On this day I had on my favorite haji shirt. Its colors were a mixture of brown, orange and deep red stripes… always stripes! It was amusing to see that nearly every type of local button-up shirt was always striped and contained the absolute worst colors possible to a western eye. Underneath my shirt, which was sized one size up for my build, was my plate carrier. Front and back, soft and hard armor, with the sides free and clear and fastened with a flexible cummerbund strap system to hold it nice and tight. Below that was my battle belt, which held all my mission essential equipment. Two magazines for my pistol, two more magazines for my primary weapon, a small removable first-aid kit, radio, and my Glock 17. My belt also held one very special little item that would soon save the day for me and my fellow operator, who was piloting our slightly dodgy-looking vehicle. As for pants, I was wearing plain blue denim jeans, as the Iraqis seemed to love wearing jeans. Below them I wore my trusty low-cut hiking boots. No use wearing local sandals or those terrible leather loafers the locals wore. If someone were close enough to see the type of shoes I was wearing, then they would certainly be able to tell that I was definitely not an Arab.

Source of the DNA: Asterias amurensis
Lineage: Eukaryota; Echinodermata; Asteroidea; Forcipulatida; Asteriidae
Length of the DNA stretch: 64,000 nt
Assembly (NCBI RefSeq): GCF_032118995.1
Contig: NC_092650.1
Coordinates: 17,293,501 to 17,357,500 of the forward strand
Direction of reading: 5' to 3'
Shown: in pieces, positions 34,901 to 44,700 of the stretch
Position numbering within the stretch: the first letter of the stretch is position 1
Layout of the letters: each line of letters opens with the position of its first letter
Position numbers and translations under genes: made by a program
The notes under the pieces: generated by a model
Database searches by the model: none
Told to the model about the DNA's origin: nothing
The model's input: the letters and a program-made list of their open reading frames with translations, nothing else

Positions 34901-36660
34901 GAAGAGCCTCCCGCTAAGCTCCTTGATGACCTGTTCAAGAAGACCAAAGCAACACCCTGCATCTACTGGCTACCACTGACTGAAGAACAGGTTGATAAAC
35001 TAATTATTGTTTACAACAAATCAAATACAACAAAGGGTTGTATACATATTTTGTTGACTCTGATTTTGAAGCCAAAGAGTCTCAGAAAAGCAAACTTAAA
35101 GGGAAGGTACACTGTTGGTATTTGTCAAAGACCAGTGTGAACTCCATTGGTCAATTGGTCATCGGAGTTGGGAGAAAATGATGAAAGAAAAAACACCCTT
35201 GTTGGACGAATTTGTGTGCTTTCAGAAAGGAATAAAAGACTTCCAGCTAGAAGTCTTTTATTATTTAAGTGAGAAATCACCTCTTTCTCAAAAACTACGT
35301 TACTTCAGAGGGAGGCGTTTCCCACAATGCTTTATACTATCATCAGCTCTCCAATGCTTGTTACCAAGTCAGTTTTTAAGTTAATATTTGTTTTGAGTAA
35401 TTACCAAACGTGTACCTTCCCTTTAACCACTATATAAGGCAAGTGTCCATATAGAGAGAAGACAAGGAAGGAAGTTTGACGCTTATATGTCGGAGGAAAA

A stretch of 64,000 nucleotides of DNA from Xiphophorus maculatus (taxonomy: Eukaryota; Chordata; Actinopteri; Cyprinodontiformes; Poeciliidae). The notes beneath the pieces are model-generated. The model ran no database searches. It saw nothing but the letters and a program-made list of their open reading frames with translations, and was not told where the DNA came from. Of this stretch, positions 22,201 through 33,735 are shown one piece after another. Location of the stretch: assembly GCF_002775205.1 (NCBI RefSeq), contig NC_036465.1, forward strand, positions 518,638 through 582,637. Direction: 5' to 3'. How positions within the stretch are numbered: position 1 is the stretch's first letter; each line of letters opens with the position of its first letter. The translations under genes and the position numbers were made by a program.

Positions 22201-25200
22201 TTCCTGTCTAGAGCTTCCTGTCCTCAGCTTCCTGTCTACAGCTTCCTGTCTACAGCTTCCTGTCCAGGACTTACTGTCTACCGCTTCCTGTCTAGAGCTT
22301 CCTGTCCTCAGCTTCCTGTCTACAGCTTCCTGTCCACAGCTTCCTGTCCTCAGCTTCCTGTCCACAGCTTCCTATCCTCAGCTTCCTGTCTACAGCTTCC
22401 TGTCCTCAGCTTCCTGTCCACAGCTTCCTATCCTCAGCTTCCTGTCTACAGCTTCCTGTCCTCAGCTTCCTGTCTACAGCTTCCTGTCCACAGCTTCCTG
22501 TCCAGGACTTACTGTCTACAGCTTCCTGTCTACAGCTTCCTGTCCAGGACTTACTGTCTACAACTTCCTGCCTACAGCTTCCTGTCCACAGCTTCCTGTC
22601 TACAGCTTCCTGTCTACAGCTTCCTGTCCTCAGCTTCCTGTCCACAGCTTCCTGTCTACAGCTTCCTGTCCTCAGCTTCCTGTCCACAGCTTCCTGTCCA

Laying just between my legs, and loosely covered by a cloth shemagh that I had purchased up in Jordan, was my M4 carbine. I was running a shorter-than-issue 10.5-inch barrel with a sound suppressor attached. When operating low-profile, if it comes down to you having to ‘go loud’, I’d still rather go loud as quietly as possible. The ability to remain as quiet as possible, even in contact, was a must, as my team was usually very small in numbers. Next to my weapon underneath my legs was my small bug-out bag. These small bags are often called many other names, but it’s basically just a small type of bag or small pack that contains everything you can’t fit on your body without looking too bulky and wrecking your localish-type look. My bag was a simple side-slung pouch-type bag, nothing too big. I used to joke with some cats on the other teams about how their go bags looked more like packs that were ready for a 14-day reconnaissance mission!